Ultima VI takes both of these central themes and turns them on their head, by way of its own central premise. If Ultima IV was about personal virtue, and Ultima V was about the dangers of mandating it by law, then Ultima VI is ultimately about virtue colliding with virtue. It's a story of culture clash, of what happens when differing viewpoints run up against each other, of the friction that can come out of it and of the fact that reconciliation can happen. Ultima IV established personal virtue, culminating in the precept of Infinity, the countless potential that flows out of personal application of the virtues, but Ultima VI brought in a system that culminated in Singularity, the upholding of unity and cooperation - and by means of its ending, recognizes both the importance of the individual and of a society. Ultima V explored the other side of the coin and revealed it to be dark and unpleasant, but Ultima VI proved that sometimes the other side is simply a different sort of virtue, that sometimes, both sides can be in the right, and that one side of a situation being good and reasonable does not always preclude the other side from being so as well. It introduces other virtues, suggests more nuance to the virtues of Ultima IV, and in so doing sets the stage for the theme of balance that permeates Serpent Isle. And it didn't always bludgeon a player upside the head with these, either - there's a lot of little hints at them from conversations the player may not even necessarily have. It's a tight narrative, it's unique in both theme and execution, and it's brilliant.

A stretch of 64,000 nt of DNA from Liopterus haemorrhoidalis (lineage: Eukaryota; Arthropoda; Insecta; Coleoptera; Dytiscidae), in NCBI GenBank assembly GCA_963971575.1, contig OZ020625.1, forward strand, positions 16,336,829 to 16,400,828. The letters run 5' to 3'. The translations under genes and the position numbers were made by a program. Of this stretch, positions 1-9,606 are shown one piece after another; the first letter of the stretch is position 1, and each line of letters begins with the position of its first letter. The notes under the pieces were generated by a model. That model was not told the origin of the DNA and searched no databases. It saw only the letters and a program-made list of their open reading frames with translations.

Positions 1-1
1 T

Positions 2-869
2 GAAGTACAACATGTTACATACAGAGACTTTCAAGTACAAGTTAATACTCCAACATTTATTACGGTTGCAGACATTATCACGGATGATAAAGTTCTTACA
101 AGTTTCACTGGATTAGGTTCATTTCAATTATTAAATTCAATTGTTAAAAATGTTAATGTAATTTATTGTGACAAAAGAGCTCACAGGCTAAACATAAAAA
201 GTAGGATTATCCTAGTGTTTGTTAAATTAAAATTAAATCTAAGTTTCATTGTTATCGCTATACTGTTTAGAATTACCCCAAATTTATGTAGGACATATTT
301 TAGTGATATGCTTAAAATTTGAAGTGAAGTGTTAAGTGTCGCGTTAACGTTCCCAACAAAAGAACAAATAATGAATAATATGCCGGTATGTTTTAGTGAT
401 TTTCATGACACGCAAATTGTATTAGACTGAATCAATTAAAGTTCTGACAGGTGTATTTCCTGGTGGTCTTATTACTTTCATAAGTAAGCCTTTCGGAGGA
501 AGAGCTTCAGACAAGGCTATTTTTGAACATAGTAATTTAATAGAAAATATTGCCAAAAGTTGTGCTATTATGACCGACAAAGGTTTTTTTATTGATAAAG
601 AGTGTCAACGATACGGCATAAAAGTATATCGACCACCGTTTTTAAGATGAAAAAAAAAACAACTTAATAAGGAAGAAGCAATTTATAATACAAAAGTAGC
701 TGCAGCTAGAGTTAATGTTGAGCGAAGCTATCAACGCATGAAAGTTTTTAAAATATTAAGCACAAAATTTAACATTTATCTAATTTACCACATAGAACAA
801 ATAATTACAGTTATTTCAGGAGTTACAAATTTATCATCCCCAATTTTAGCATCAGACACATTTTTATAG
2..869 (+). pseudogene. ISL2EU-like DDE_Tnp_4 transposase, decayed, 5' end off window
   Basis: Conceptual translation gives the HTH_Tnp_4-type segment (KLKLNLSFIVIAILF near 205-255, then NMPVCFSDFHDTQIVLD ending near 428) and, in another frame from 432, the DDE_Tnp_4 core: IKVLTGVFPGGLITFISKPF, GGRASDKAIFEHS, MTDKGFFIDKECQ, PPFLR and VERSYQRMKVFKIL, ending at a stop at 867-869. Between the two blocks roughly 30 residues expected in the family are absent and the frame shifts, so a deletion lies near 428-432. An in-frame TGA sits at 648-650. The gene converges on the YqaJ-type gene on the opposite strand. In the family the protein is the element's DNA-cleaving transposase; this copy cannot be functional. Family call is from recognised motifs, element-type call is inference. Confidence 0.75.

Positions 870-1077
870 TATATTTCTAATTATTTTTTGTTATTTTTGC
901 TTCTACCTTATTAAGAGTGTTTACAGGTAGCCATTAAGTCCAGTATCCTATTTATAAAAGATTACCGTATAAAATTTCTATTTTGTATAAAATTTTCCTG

There's aspects of Ultima VI that I'd love to see expanded - a fan-made game from the Gargoyles' perspective would be utterly intriguing, if you ask me, running around the collapsing Gargoyle Realm to find an Orb of the Moons, figure out how it works, capture the Britannian Shrines, and ultimately figure out how to draw out the False Prophet - but there's no more and no less there than necessary to tell the story successfully, and that's what makes it work. It's ever-present, even in the detail work, and it doesn't drown you in the unnecessary. It's wonderful, and I'm glad that I've finally seen it through to the end.